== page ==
Commissioned by Shanghai’s 2010 World Expo – a flummoxing irony given the disquieting portrayals of China in his films – Jia Zhangke’s I Wish I Knew was a sweeping, layered and ambitious portrayal of the complex, dynamic and fascinating city of Shanghai, covering, over an expansive time frame, its tumultuous past, evolving fortunes, diverse facets and variegated shades. In a way, therefore, it was a companion piece to his magisterial quasi-documentary 24 City – in that, both provided broader sociopolitical commentaries using microcosmic approaches and talking head interviews. The docu obliquely covered large swathes of Shanghai’s history – from the 1982 Nanjing Treaty which established it as a throbbing port city to the the epoch-making Cultural Revolution, from the erstwhile dominance of gangster classes to massive wealth readjustments, from purges by the Kuomintang nationalists in the pre-Communist era to the exodus to Hong Kong and Taiwan post the advent of Communism, and, of course, the spectacular skyscraper filled metropolis of today with a heady underbelly. Suffice it to say, it’s a demanding watch, and necessitates historical and geopolitical awareness. The compellingly narrated interviews ranged from political to personal, dramatic to banal, and dispassionate to emotional, and were filled with amused chuckles, humour, nostalgic evocations, bitterness, pathos and resignation. They were juxtaposed with stunning (albeit, desolate) vistas of the city, including shots of Zhao Tao silently observing the life around her with searching glances, and were accompanied by an elegiac score. Cinema, interestingly, constituted a stirring element with extensive references (and excerpts) ranging from Hou Hsiao-hsien’s Flowers of Shanghai to Wong Kar-wai’s Days of Being Wild, and from Fei Mu’s Spring in a Small Town to Antonioni’s Chung Kuo, China and a lot more.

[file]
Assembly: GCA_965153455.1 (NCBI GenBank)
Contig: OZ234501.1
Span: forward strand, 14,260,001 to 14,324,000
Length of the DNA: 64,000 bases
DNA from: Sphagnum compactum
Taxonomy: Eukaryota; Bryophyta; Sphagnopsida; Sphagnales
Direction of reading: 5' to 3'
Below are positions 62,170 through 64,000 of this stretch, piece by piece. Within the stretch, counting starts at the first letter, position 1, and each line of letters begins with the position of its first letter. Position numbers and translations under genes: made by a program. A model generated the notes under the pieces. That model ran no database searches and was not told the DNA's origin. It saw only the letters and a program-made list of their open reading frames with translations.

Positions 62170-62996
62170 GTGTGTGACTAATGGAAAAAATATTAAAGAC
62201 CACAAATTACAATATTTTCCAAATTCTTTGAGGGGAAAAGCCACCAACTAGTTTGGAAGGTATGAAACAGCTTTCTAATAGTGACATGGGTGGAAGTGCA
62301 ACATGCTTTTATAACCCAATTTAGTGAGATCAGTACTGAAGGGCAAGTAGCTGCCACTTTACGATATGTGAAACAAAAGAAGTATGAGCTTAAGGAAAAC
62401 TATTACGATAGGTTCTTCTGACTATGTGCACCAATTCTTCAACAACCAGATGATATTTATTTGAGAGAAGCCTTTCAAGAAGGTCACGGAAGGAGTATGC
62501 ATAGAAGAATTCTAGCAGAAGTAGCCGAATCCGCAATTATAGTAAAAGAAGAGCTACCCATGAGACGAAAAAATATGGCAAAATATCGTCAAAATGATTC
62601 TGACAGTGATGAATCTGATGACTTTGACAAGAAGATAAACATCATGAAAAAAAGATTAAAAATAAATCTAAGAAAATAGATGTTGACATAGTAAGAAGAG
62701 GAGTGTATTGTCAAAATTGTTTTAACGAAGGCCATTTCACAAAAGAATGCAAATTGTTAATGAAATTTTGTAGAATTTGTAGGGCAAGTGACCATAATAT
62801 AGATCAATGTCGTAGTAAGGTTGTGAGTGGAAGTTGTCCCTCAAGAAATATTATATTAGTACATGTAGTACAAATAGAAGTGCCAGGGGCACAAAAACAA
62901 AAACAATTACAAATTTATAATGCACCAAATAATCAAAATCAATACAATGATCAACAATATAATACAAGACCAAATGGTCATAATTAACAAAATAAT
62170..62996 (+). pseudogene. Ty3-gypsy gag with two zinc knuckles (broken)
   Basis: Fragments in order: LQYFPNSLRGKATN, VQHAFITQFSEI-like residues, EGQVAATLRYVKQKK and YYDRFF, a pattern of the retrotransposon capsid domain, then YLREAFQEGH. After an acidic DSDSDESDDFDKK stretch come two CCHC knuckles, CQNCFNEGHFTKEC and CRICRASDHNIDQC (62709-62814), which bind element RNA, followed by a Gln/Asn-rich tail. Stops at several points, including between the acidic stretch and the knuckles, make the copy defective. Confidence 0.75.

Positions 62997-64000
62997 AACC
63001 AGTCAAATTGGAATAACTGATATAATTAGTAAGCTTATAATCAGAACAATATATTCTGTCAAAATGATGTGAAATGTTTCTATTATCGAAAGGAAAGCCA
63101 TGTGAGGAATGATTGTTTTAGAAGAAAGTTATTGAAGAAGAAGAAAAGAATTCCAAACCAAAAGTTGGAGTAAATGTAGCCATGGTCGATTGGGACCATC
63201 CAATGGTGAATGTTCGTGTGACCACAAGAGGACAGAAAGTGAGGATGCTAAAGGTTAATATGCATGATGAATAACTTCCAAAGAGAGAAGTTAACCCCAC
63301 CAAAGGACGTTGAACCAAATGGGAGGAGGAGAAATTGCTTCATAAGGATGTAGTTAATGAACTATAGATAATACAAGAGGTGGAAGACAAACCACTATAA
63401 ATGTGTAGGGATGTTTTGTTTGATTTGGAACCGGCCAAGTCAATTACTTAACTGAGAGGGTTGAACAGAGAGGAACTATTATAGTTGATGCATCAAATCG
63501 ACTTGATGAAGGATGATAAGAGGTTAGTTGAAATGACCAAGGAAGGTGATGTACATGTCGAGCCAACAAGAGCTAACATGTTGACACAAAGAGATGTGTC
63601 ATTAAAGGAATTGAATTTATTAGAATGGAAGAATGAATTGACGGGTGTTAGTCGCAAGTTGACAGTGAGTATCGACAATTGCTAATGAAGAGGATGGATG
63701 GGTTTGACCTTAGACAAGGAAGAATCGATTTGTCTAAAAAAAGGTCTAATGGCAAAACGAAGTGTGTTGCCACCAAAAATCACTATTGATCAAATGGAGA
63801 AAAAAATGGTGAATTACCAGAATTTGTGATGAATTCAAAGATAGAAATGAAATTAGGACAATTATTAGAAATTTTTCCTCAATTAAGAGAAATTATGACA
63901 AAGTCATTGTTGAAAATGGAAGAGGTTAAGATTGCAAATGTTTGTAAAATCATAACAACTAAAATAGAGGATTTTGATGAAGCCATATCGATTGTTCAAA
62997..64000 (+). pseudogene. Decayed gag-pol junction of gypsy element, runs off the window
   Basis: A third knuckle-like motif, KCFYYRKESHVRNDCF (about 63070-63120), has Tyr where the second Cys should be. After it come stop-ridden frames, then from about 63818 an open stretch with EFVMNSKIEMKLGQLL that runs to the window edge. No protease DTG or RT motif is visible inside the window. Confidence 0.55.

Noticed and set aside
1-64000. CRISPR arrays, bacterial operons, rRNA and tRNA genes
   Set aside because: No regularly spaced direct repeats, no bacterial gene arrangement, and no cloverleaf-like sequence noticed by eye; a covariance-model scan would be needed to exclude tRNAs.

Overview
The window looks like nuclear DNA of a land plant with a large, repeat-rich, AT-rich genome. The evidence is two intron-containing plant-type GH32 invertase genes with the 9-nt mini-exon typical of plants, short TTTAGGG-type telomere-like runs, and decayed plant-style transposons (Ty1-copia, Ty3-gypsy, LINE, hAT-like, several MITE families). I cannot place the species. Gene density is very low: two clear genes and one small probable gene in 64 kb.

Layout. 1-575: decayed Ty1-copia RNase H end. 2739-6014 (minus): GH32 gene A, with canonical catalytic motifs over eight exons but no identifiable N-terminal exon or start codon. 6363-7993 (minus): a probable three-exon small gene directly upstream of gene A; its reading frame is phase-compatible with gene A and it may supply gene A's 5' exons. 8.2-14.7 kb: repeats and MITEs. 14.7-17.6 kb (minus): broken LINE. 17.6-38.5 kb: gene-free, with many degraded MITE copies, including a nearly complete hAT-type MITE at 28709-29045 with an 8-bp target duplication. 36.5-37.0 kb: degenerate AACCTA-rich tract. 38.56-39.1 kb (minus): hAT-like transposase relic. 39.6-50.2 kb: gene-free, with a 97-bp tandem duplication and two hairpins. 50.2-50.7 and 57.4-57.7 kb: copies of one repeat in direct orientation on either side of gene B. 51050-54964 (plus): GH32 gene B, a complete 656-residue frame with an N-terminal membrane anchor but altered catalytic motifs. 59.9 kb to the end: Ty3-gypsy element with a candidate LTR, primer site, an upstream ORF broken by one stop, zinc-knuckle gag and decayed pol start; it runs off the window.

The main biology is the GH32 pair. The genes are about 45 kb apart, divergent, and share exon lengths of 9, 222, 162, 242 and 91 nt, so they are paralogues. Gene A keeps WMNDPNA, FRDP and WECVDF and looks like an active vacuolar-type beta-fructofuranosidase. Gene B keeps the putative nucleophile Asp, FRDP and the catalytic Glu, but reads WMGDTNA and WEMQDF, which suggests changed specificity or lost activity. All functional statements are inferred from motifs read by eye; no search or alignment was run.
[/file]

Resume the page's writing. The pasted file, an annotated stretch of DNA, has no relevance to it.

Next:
Director: Jia Zhangke
Genre: Documentary/Political History